Advertisement

Clinical and imaging characteristics of patients with extreme low back pain or sciatica referred for spinal injection

  • Youngjune Kim
  • Eugene LeeEmail author
  • Joon Woo Lee
  • Yusuhn Kang
  • Joong Mo Ahn
  • Heung Sik Kang
Spinal Neuroradiology

Abstract

Purpose

To analyze the causes of pain, imaging characteristics, and therapeutic effect of spinal injection in patients with extreme low back pain or sciatica.

Methods

We analyzed 381 consecutive patients with extreme low back pain or sciatica visiting our spinal intervention center between January and December 2017. Clinical and imaging characteristics were analyzed. The treatment response, defined as a numerical pain rating scale decrease of ≥ 30%, was measured. Fisher’s exact test was performed to identify the association between the injection response and subsequent lumbar surgery rate.

Results

The most frequent cause of pain was spinal stenosis, followed by herniated intervertebral disc, facet osteoarthritis, and osteoporotic compression fracture. A herniated intervertebral disc was the most common disorder in patients < 50 years of age, while spinal stenosis was the most common in patients ≥ 50 years of age. Women comprised 66.4% of the study population. The majority of lumbar pathologies occurred below L3/4. Spinal injection was found to be effective in 44.2% of cases. Those who responded to the injection showed a significantly lower rate of lumbar surgery within 6 months (P = 0.004).

Conclusions

Those with extreme low back pain or sciatica had clinical and imaging characteristics similar to those with typical low back pain referred for spinal injection. Spinal injection could be an effective method of pain control for patients with extreme low back pain or sciatica.

Keywords

Spinal injection Extreme low back pain Clinical characteristics Treatment outcome 

Notes

Funding

None to declare.

Compliance with ethical standards

Conflict of interest

The authors declare that they have no conflicts of interest.

Ethical approval

All procedures performed in studies involving human participants were in accordance with the ethical standards of the institutional and/or national research committee and with the 1964 Helsinki declaration and its later amendments or comparable ethical standards.

Informed consent

For this type of study formal consent is not required.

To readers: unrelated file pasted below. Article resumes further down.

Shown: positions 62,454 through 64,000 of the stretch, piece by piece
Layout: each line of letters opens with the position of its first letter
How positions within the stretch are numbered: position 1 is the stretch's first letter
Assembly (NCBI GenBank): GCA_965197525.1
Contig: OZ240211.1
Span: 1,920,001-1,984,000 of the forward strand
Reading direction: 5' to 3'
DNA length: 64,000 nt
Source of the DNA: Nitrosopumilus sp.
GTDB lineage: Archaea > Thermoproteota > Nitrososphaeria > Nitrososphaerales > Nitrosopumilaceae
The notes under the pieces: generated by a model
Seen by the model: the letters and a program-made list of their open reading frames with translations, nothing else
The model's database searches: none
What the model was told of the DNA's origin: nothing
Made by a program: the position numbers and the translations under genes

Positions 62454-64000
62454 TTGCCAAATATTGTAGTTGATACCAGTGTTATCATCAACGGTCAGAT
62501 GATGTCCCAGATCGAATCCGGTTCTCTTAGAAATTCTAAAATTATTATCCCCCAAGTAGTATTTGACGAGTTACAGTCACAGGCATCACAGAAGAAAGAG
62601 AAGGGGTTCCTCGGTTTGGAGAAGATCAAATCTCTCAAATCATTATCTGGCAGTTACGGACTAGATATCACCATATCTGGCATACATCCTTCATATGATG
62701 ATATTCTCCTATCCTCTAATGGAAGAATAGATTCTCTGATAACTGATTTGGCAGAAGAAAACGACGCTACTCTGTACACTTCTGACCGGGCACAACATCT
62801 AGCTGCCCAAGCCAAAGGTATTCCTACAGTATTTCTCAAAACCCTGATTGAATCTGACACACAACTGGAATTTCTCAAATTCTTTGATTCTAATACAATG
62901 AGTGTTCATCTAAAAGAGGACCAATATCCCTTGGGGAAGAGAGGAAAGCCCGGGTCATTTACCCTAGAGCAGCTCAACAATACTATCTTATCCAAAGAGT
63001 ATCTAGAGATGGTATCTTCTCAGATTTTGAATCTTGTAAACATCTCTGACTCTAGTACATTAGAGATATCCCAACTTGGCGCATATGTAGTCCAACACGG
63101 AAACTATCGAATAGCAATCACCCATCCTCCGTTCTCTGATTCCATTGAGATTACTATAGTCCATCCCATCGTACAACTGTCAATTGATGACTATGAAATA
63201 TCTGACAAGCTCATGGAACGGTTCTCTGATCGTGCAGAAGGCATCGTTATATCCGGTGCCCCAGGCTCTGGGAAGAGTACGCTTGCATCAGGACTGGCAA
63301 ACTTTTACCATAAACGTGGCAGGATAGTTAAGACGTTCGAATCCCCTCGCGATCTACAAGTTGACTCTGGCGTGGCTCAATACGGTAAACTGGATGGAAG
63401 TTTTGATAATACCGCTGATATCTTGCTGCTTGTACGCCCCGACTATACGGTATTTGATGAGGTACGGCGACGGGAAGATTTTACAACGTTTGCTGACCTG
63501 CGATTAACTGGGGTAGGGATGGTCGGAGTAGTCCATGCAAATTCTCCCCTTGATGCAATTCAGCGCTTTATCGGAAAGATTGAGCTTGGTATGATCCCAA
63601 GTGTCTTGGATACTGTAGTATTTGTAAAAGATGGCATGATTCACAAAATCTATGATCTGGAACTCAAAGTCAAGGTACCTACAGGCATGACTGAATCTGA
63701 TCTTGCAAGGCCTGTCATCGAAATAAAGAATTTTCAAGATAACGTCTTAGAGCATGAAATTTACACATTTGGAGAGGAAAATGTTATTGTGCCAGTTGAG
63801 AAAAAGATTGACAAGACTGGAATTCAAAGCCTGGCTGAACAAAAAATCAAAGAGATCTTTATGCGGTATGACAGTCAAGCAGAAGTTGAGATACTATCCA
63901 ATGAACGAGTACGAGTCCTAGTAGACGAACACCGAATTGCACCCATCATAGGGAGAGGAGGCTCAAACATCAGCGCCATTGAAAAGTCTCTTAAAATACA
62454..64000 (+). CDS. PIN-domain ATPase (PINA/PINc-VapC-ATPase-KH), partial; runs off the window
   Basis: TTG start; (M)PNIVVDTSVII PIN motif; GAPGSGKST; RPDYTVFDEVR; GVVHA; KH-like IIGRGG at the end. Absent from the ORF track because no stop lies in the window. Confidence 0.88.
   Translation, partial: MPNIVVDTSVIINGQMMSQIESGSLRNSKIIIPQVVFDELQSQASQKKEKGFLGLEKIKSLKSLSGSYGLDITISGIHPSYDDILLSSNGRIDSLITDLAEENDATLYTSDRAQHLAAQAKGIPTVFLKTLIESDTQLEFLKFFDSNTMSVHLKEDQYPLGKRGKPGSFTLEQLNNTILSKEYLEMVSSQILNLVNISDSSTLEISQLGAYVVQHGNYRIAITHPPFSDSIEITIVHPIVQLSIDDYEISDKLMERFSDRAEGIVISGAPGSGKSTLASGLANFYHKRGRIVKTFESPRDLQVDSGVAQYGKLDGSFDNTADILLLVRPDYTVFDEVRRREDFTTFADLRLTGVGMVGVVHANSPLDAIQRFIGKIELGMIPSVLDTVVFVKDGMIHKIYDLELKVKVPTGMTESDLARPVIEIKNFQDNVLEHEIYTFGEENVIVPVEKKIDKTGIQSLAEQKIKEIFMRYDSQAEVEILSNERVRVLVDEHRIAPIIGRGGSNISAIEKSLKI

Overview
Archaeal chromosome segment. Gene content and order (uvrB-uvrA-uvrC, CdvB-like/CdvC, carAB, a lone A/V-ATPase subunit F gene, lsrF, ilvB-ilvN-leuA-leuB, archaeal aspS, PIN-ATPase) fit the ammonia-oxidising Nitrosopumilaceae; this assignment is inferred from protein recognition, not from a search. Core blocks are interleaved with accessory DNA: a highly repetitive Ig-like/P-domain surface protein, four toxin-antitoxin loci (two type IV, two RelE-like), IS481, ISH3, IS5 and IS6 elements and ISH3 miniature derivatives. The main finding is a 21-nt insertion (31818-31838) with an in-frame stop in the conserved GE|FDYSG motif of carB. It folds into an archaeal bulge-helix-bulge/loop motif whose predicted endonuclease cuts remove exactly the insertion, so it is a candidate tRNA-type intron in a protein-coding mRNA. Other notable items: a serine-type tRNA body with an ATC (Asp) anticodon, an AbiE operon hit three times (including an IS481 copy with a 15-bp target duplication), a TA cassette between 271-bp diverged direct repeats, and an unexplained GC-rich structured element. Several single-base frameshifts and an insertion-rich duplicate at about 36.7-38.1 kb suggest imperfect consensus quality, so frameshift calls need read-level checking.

References

  1. 1.
    Gureje O, Von Korff M, Simon GE, Gater R (1998) Persistent pain and well-being: a World Health Organization study in primary care. JAMA 280(2):147–151CrossRefGoogle Scholar
  2. 2.
    Hartvigsen J, Hancock MJ, Kongsted A, Louw Q, Ferreira ML, Genevay S, Hoy D, Karppinen J, Pransky G, Sieper J, Smeets RJ, Underwood M, Buchbinder R, Hartvigsen J, Cherkin D, Foster NE, Maher CG, Underwood M, van Tulder M, Anema JR, Chou R, Cohen SP, Menezes Costa L, Croft P, Ferreira M, Ferreira PH, Fritz JM, Genevay S, Gross DP, Hancock MJ, Hoy D, Karppinen J, Koes BW, Kongsted A, Louw Q, Öberg B, Peul WC, Pransky G, Schoene M, Sieper J, Smeets RJ, Turner JA, Woolf A (2018) What low back pain is and why we need to pay attention. Lancet 391(10137):2356–2367CrossRefGoogle Scholar
  3. 3.
    Manchikanti L, Singh V, Datta S, Cohen SP, Hirsch JA (2009) Comprehensive review of epidemiology, scope, and impact of spinal pain. Pain Physician 12(4):E35–E70Google Scholar
  4. 4.
    Verhagen AP, Downie A, Popal N, Maher C, Koes BW (2016) Red flags presented in current low back pain guidelines: a review. Eur Spine J 25(9):2788–2802CrossRefGoogle Scholar
  5. 5.
    Foster NE, Anema JR, Cherkin D, Chou R, Cohen SP, Gross DP, Ferreira PH, Fritz JM, Koes BW, Peul W, Turner JA, Maher CG, Buchbinder R, Hartvigsen J, Cherkin D, Foster NE, Maher CG, Underwood M, van Tulder M, Anema JR, Chou R, Cohen SP, Menezes Costa L, Croft P, Ferreira M, Ferreira PH, Fritz JM, Genevay S, Gross DP, Hancock MJ, Hoy D, Karppinen J, Koes BW, Kongsted A, Louw Q, Öberg B, Peul WC, Pransky G, Schoene M, Sieper J, Smeets RJ, Turner JA, Woolf A (2018) Prevention and treatment of low back pain: evidence, challenges, and promising directions. Lancet 391(10137):2368–2383CrossRefGoogle Scholar
  6. 6.
    Qaseem A, Wilt TJ, McLean RM, Forciea MA (2017) Clinical Guidelines Committee of the American College of Physicians (2017) Noninvasive treatments for acute, subacute, and chronic low back pain: a clinical practice guideline from the American College of Physicians. Ann Intern Med 166(7):514–530CrossRefGoogle Scholar
  7. 7.
    National Institute for Health and Care Excellence (2016) Low back pain and sciatica in over 16s: assessment and management. National Institute for Health and Care Excellence: Clinical Guidelines, LondonGoogle Scholar